With the mercury rising, the trees leafed out, and the public health strictures cautiously easing, it’s the perfect time to mask up and load the kids in the car. Everybody gets heavenly scented fresh air, a chance to run around, and a definite change of scenery. You’ll have to pack in your picnic fixings and pack out your trash, so keep it simple and lightweight. Be sure you have something to spread on the ground in case picnic tables are unavailable. Keep in mind that some sites may not have opened their restrooms. Here are some places that might not be on your radar but afford beautiful views, easy trails, and a generally salutary experience.
Bare Cove Park, Hingham
This 484-acre beauty along the banks of the Weymouth Back River in Hingham includes broad shoreline paths, rich wetlands, and gentle meadows surrounded by thick woods. There’s even a small stony beach where some mums take their toddlers to play at the water’s edge. When the former US Navy ammunition depot was divided up four decades ago, this parcel was set aside for public recreation and a wildlife sanctuary. The woodlands are home to coyotes, foxes, and deer, but they tend to keep to themselves. You’re more likely to see dog walkers, stroller pushers, and joggers.
Park at the lot near the South Shore Model Railway Club and walk in along the Bear Cove Path. You'll pass a native wildflower garden and if you continue straight ahead, you'll reach the old harbor. Besides the stony beach, it also has several picnic tables lined up along gigantic cleats once used to moor Navy vessels.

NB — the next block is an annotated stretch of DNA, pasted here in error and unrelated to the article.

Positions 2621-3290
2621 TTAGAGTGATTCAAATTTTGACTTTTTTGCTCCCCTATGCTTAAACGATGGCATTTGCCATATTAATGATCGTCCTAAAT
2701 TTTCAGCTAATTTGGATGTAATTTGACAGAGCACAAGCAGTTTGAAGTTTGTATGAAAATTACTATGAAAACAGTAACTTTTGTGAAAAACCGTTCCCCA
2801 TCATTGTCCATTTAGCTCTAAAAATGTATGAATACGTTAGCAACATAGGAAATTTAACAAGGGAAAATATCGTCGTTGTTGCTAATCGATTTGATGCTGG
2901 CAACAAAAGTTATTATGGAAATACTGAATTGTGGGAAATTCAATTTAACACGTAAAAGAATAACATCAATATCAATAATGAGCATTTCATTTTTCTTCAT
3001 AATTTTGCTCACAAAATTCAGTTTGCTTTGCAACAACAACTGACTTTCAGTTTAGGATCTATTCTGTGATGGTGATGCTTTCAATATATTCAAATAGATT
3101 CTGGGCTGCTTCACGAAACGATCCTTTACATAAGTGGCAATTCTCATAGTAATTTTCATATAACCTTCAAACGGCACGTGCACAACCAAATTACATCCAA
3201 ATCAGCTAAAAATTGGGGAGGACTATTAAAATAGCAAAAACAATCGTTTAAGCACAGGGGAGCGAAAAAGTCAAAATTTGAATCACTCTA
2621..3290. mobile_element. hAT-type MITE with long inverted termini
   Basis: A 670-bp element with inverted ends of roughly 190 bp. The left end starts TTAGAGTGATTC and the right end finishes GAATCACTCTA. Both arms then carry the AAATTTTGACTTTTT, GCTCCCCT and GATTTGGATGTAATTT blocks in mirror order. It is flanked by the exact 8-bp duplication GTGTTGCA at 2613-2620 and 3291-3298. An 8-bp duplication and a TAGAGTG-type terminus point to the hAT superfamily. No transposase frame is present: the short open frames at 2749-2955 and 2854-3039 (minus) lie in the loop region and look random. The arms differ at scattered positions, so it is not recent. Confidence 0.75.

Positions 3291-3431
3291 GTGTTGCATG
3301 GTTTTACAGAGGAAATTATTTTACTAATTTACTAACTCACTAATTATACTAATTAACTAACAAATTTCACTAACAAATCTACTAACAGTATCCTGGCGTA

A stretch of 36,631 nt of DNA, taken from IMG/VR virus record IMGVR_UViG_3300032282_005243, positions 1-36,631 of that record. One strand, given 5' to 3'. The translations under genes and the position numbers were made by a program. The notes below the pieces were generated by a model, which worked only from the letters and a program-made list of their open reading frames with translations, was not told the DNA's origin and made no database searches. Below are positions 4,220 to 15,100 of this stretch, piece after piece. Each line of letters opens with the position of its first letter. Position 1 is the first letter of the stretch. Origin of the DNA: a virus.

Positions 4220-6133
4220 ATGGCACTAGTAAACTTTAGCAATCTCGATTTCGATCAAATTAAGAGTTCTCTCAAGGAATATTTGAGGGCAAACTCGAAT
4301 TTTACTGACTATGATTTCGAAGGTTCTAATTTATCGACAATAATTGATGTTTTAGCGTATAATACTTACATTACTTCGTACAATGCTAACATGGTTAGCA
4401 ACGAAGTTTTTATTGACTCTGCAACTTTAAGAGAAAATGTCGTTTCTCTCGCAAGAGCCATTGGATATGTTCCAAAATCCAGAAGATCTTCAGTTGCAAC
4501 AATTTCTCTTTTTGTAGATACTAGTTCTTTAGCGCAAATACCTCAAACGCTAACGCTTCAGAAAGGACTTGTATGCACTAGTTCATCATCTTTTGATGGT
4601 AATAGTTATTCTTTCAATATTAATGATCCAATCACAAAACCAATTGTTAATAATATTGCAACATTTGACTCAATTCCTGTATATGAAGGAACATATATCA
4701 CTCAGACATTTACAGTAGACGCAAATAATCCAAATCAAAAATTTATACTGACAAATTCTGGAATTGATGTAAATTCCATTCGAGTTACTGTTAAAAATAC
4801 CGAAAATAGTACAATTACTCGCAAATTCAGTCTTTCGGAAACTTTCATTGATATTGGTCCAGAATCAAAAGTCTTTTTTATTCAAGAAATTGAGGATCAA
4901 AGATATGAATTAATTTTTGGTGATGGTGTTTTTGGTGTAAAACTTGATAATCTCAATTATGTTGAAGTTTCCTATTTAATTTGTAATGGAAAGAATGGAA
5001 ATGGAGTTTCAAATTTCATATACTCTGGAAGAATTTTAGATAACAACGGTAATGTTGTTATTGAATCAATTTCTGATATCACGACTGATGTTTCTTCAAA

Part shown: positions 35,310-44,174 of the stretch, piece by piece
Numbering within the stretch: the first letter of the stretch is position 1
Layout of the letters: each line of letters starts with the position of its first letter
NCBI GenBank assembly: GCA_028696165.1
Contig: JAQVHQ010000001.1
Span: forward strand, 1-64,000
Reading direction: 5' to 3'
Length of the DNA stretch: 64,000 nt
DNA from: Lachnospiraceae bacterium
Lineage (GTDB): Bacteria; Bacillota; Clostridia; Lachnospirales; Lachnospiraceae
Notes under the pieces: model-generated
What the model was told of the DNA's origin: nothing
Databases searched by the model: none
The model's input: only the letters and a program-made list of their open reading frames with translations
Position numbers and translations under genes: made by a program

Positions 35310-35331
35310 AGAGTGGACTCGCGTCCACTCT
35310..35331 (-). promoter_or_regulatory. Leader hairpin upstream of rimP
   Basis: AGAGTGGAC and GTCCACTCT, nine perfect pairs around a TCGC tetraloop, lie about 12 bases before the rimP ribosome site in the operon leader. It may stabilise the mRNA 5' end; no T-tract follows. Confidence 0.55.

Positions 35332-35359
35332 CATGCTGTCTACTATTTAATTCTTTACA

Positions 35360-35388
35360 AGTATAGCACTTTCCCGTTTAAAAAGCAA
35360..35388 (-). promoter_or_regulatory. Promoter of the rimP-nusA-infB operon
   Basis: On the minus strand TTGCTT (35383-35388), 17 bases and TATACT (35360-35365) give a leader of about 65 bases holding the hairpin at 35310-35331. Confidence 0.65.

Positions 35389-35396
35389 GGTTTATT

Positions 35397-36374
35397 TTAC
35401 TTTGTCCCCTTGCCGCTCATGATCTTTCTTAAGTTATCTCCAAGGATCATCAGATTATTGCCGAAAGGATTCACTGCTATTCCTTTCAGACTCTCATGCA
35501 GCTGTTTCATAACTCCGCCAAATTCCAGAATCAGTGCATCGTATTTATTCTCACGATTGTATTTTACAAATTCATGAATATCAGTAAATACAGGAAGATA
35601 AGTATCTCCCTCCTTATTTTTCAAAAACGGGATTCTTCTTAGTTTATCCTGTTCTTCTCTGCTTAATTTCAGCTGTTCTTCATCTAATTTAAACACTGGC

Bare Cove Park Drive. Open sunrise-sunset. No fee. hingham-ma.gov/Facilities/Facility/Details/Bare-Cove-Park-12
Great Brook Farm State Park, Carlisle
The roughly 20 miles of trails on this 1,000-acre property are popular with walkers, hikers, cyclists, equestrians, and history buffs who like to seek out signs of Native Americans and early Colonial settlers. But you won’t have to walk too far with your picnic fixings. A broad meadow slopes down from the parking lot to the farm pond. You might even watch folks fishing while you’re enjoying your repast.
The property includes a working dairy farm with a thoroughly modern robotic milking system. When you’ve finished eating, it’s a short mosey over to the barnyard with its Holsteins in one area and sheep penned with a young alpaca in another. Chickens come and go inside and outside the pens, constantly strutting and pecking as they put the range in free-range. If you’re lucky, the ever-popular ice cream stand will be open, but pack treats for the kids, just in case.
165 North Road. Open sunrise-sunset. Parking $3. 978-369-6312. mass.gov/locations/great-brook-farm-state-park
Fort Revere Park, Hull